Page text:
Correction to This Article
A Nov. 22 Style review of a Washington Chorus performance gave the wrong name of a soloist in "This Mourning." The singer was Michael Forest, not Kevin Deas.

Chorus to Conductor: Hosanna in Excelsis

By Tim Page
Washington Post Staff Writer
Wednesday, November 22, 2006

Conductor Robert Shafer, who was recently forced out of his 35-year tenure as music director of the Washington Chorus, certainly chose to leave on an impressive note.

The group's Sunday afternoon concert at the Kennedy Center featured not only some of the most stirring and committed choral singing I've heard in Washington since the death of Robert Shaw but one of the only performances of Mozart's "Requiem" that has ever had me pretty much convinced from start to finish.

Legend has it that Mozart was found dead immediately after inking in the words "homo reus" in the "Lacrymosa" movement (which would have been a glorious farewell), about two thirds of the way through the "Requiem." Certainly, he never completed the score and it was left to one of his students, Franz Xaver Sussmayr, to finish up. And so, in the opinion of many listeners, there is a big drop in quality from what is purely Mozart to what is Mozart-Sussmayr -- the "Sanctus," with its egregious Jerry Lee Lewis-style hammered chords, is particularly galling.

And yet Shafer led a performance of such emotional intensity, informed by such long experience, such steady and irrefutable musical logic, that even the weaker moments of the hybrid score came across as almost inevitable. Shafer's forces, some of whom are known to be very unhappy about his dismissal, seemed determined to make a statement, and they did -- those magisterial rolled R's in "Rex tremendae"! Even the orchestra, traditionally the weakest link in Washington Chorus performances, sounded alert and balanced. All four vocal soloists -- soprano Laura Lewis, mezzo-soprano Karyn Friedman, tenor Michael Forest and baritone Kevin Deas -- blended well together, with special compliments to Lewis for the mixture of haunted pathos and tender succor she brought to her solos.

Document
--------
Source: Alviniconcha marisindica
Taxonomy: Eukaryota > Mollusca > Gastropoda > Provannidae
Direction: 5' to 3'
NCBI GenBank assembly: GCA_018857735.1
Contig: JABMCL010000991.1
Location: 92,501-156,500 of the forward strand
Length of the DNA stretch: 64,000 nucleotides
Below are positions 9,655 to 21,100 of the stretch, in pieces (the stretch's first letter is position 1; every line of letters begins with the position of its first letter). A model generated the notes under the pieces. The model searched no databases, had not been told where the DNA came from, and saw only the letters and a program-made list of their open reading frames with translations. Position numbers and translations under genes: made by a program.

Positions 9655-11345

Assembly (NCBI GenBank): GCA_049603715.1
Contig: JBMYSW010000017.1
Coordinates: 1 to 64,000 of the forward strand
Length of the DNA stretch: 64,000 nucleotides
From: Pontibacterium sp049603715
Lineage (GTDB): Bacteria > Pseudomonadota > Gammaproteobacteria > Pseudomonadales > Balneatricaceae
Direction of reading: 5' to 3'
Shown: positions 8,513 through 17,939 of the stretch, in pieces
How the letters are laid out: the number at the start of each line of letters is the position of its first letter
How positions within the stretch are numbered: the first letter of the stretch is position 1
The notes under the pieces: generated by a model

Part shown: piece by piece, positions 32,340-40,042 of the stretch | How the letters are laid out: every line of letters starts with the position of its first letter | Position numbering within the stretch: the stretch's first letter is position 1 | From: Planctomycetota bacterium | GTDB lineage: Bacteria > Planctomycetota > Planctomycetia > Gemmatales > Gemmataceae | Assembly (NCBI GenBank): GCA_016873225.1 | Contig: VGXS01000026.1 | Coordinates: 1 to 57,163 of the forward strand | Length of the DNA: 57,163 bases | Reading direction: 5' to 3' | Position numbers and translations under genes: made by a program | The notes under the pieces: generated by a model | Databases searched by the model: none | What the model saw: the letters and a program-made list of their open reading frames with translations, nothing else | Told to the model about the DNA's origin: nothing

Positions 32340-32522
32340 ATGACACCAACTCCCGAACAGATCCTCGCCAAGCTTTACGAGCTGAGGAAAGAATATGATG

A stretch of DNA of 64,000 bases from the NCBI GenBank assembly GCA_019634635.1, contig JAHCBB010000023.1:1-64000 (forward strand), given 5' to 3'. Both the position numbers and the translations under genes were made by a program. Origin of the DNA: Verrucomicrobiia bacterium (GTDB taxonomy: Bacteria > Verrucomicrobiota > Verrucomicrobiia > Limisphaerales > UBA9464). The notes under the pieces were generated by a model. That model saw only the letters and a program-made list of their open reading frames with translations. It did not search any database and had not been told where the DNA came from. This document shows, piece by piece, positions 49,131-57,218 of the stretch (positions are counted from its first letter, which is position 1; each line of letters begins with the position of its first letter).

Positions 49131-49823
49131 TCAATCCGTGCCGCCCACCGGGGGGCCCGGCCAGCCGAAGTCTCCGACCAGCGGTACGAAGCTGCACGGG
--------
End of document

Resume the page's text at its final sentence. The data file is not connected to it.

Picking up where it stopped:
The program included a world premiere commissioned by the Washington Chorus. "This Mourning," a three-movement setting of verse by Emily Dickinson and Thomas Bailey Aldrich by the gifted young composer Joel Puckett, is dedicated to the memory of those killed in the 9/11 attack on the Pentagon. I find it difficult to contemplate that day without also thinking of the World Trade Center and United Flight 93 (not to mention the slaughter in Iraq) but that's all right, for any true elegy ultimately becomes universal.

On a first hearing, "This Mourning" seemed a serious, appropriately respectful and often eerily beautiful tribute. It was at its weakest when trying to re-create the day's horror; the crashing sounds from the orchestra in the first movement were a misstep -- a necessarily inadequate evocation. Moreover, Aldrich's "A Great Man's Death" (about Abraham Lincoln) strikes me as the worst sort of platitudinous poetastery and it served to weigh down Puckett's muse. But the luscious close, with the ethereal sound of rubbed crystal glasses standing out against the lowing chorus and orchestra, lingers in the memory. Deas sang his solo part with the dignity and authority of an unusually dapper prophet.

The program began with a short, achingly lovely and all but unknown work by Beethoven, "Elegischer Gesang," Op. 118. Whoever becomes music director of the Washington Chorus will have much to build on, and much to live up to.

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